You had just started your shift, and your first patient presented with symptoms of headache and dizziness, and a blood pressure (BP) of 240/130 mm Hg, without any vomiting or visual symptoms. Physical examination revealed an alert, pleasant 65-year-old black man whose ocular, neurological, and cardiovascular (CV) examinations were normal. The patient reported a history of borderline hypertension, but had never taken any medications for it.
After placing some initial orders, including an electrocardiogram (ECG), basic metabolic panel (BMP), and head computed tomography (CT) scan, and ordering 10 mg intravenous (IV) prochlorperazine and 25 mg IV diphenhydramine to treat the patient’s headache, you are left asking yourself what steps you should take next.
Your next patient was a 90-year-old white woman who had been referred to the ED by her primary care physician (PCP) for “hypertensive urgency.” She had no complaints to report. Similar to the first patient, this patient’s physical examination was also normal, with the exception of a persistently elevated BP of 220/140 mm Hg. Her history was significant for congestive heart failure (CHF), but she exhibited no current CV signs or symptoms. The patient had been taking furosemide but was not on any other antihypertensive medications.
In the room next to your 90-year-old patient is a 32-year-old uninsured hypertensive white woman. During the history taking, the patient stated that she was trying to become pregnant and was not currently using any form of contraception. Similar to the second patient, she had no complaints to report. Regarding her reason for presentation, the patient stated that when she had her BP checked at a pharmacy earlier that day, the reading was “too high,” and the pharmacist had advised her to go to the ED. She seemed anxious but otherwise well. Her initial BP at presentation was 240/100 mm Hg, but her physical examination was otherwise normal.
As emergency physicians (EPs), we see hypertensive patients every day. According to the US Centers for Disease Control and Prevention, 33% of American adults have hypertension, which is defined by a BP of ≥140/90 mm Hg (Table 1).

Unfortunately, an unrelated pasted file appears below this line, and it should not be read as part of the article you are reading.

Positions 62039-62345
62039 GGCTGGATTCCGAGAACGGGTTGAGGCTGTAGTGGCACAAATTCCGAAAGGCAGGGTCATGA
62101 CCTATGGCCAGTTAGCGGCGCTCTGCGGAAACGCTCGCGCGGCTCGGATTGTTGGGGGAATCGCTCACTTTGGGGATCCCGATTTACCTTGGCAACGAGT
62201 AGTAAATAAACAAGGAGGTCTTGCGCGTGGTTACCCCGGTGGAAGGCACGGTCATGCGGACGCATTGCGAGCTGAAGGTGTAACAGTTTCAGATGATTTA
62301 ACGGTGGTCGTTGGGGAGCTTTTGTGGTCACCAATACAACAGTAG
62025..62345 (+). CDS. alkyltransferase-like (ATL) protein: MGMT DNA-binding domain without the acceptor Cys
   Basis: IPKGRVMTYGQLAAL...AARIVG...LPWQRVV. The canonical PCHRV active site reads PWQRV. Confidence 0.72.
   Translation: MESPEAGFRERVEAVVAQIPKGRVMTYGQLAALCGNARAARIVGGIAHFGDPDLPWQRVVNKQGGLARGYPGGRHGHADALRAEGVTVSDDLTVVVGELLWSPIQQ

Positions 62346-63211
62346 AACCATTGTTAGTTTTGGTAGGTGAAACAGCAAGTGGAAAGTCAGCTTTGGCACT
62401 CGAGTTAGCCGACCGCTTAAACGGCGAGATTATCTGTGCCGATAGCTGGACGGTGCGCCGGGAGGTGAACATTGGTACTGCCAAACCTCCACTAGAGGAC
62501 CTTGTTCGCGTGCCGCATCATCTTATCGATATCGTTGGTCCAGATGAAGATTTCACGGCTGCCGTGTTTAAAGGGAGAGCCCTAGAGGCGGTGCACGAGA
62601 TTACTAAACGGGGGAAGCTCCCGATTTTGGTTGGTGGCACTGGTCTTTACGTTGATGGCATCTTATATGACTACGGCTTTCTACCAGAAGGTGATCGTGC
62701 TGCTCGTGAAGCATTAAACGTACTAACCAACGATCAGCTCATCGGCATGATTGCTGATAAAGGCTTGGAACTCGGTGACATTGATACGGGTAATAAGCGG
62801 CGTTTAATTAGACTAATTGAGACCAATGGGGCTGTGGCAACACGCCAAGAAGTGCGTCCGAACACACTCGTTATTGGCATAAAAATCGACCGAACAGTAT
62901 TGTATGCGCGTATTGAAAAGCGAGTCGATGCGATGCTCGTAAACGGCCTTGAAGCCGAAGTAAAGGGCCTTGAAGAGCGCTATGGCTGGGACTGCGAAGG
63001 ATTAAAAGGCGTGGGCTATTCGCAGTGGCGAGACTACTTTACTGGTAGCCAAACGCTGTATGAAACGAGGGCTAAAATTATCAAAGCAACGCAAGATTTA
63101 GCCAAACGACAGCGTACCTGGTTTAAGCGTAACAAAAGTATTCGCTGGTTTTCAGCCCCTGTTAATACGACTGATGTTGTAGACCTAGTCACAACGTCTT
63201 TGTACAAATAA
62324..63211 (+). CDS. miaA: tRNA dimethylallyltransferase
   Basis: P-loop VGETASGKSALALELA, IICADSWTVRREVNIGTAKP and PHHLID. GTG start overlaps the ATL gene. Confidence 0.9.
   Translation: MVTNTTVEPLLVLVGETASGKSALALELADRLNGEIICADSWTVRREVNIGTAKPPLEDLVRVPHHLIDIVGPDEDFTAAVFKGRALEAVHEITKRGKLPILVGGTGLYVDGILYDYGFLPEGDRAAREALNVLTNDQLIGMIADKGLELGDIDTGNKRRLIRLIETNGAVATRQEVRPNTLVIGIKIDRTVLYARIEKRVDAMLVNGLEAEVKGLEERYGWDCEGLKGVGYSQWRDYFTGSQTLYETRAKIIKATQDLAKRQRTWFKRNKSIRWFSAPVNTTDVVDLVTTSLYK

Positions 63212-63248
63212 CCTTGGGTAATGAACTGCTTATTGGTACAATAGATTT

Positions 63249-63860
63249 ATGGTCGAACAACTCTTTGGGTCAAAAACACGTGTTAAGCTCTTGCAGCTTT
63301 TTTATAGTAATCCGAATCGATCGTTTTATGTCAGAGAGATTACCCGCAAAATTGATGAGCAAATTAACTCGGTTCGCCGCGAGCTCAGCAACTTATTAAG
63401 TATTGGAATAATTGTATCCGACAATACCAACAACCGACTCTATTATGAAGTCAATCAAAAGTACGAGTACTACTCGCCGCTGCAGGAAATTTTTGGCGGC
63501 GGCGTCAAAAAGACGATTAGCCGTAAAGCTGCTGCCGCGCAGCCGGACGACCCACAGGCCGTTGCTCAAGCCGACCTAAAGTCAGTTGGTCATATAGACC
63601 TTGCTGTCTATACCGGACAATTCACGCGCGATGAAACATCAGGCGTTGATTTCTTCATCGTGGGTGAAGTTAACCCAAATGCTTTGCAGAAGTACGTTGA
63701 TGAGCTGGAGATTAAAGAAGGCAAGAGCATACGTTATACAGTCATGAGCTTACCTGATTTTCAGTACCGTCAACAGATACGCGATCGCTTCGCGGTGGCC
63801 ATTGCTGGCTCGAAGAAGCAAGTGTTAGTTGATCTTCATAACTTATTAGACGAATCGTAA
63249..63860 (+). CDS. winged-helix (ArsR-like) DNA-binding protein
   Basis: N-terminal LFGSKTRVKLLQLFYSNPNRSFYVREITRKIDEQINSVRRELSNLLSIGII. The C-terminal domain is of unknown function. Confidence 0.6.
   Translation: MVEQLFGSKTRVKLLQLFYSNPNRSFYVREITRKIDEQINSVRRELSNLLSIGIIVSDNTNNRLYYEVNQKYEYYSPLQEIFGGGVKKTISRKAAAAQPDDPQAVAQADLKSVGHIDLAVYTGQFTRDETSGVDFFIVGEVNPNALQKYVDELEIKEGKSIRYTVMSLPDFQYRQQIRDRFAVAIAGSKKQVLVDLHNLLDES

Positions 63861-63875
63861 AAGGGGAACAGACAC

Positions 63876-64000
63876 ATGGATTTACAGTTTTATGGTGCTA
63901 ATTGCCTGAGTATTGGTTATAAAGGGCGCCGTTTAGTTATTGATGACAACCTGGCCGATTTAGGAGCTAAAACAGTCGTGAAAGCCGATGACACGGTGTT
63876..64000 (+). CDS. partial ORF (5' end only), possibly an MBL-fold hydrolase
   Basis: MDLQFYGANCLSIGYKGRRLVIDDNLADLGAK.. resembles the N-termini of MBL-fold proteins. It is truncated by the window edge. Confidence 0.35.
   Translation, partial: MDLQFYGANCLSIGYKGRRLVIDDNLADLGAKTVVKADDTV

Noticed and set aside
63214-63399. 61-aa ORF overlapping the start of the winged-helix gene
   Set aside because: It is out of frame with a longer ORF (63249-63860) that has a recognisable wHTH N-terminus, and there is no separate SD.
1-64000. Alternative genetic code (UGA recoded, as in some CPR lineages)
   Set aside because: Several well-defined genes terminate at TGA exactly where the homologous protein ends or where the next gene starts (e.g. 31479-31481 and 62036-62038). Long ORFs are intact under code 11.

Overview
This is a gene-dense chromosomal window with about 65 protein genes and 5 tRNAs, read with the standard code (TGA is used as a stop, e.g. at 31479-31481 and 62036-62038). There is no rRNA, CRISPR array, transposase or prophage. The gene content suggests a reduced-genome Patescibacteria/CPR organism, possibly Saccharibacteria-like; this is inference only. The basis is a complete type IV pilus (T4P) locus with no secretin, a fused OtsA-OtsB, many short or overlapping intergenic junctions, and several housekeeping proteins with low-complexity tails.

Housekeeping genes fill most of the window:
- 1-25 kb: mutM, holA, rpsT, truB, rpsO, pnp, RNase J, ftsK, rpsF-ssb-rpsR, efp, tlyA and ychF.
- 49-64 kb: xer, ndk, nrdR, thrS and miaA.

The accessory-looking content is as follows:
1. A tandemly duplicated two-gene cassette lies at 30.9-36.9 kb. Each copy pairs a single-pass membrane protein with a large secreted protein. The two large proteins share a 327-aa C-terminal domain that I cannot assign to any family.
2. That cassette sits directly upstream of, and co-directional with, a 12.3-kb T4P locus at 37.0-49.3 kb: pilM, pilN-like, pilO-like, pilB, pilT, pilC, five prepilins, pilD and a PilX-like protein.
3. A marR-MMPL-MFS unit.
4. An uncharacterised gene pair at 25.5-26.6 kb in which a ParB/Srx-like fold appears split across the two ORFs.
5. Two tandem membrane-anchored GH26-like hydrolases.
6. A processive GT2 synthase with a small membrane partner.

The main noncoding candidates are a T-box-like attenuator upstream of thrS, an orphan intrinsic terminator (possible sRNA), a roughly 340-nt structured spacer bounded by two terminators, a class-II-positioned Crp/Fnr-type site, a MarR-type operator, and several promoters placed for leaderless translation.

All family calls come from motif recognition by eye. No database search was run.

Almost 25% of total annual US adult ED visits are directly or indirectly related to hypertension, and about 1% of all ED visits are due solely to elevated BP.3 In an ambulatory care survey for 2007, moderate or severe hypertensive BP readings were found to be more common in patients presenting to the ED (43.5%) than to primary care clinics (27%).4 Patients presenting to the ED with hypertensive BP readings disproportionately represented patients who were older, male, non-Hispanic black, Medicare beneficiaries, or uninsured. Certainly, some patients presenting to the ED have hypertensive BP readings due to pain or anxiety, but multiple studies have suggested that 50% to 70% of ED patients who have hypertensive BP readings will be diagnosed with hypertension on office follow-up.5,6 While a minority of these patients present to the ED with hypertensive emergencies, the majority present either without symptoms of hypertension or with only mild headache. Given the disease burden of hypertension combined with the benefits of treatment, it is worthwhile for the practicing EP to review the most up-to-date guidelines on outpatient management of hypertension.
When a patient presents to the ED with a hypertensive BP reading, the initial priority of the EP is to exclude hypertensive emergency. Hypertensive emergencies are defined by the presence of hypertension (generally grade 3/severe hypertension with BP ≥180/110 mm Hg; see Table 1) in conjunction with evidence of target organ damage.
Target Organ Manifestations
The acuity and/or presence of target organ damage are not always clear on initial ED evaluation. For instance, when a patient who has no history of primary care presents to the ED with severe hypertension, laboratory evaluation may demonstrate protein and blood in his or her urine and an elevated serum creatinine level. In the absence of values from past laboratory studies, it is difficult to determine whether these test results represent normal laboratory parameters for this patient due to longstanding hypertensive kidney disease (ie, hypertensive nephrosclerosis) or if they represent a true hypertensive emergency, (ie, hypertensive emergency-related nephropathy).7 In patients with severe hypertension and possibly new acute kidney injury, it is probably safest to either assume hypertensive emergency-related nephropathy and to treat accordingly or consult with nephrology services. The picture of hypertensive emergency-related nephropathy often only becomes clear after renal biopsy results and improvement in renal parameters with BP control.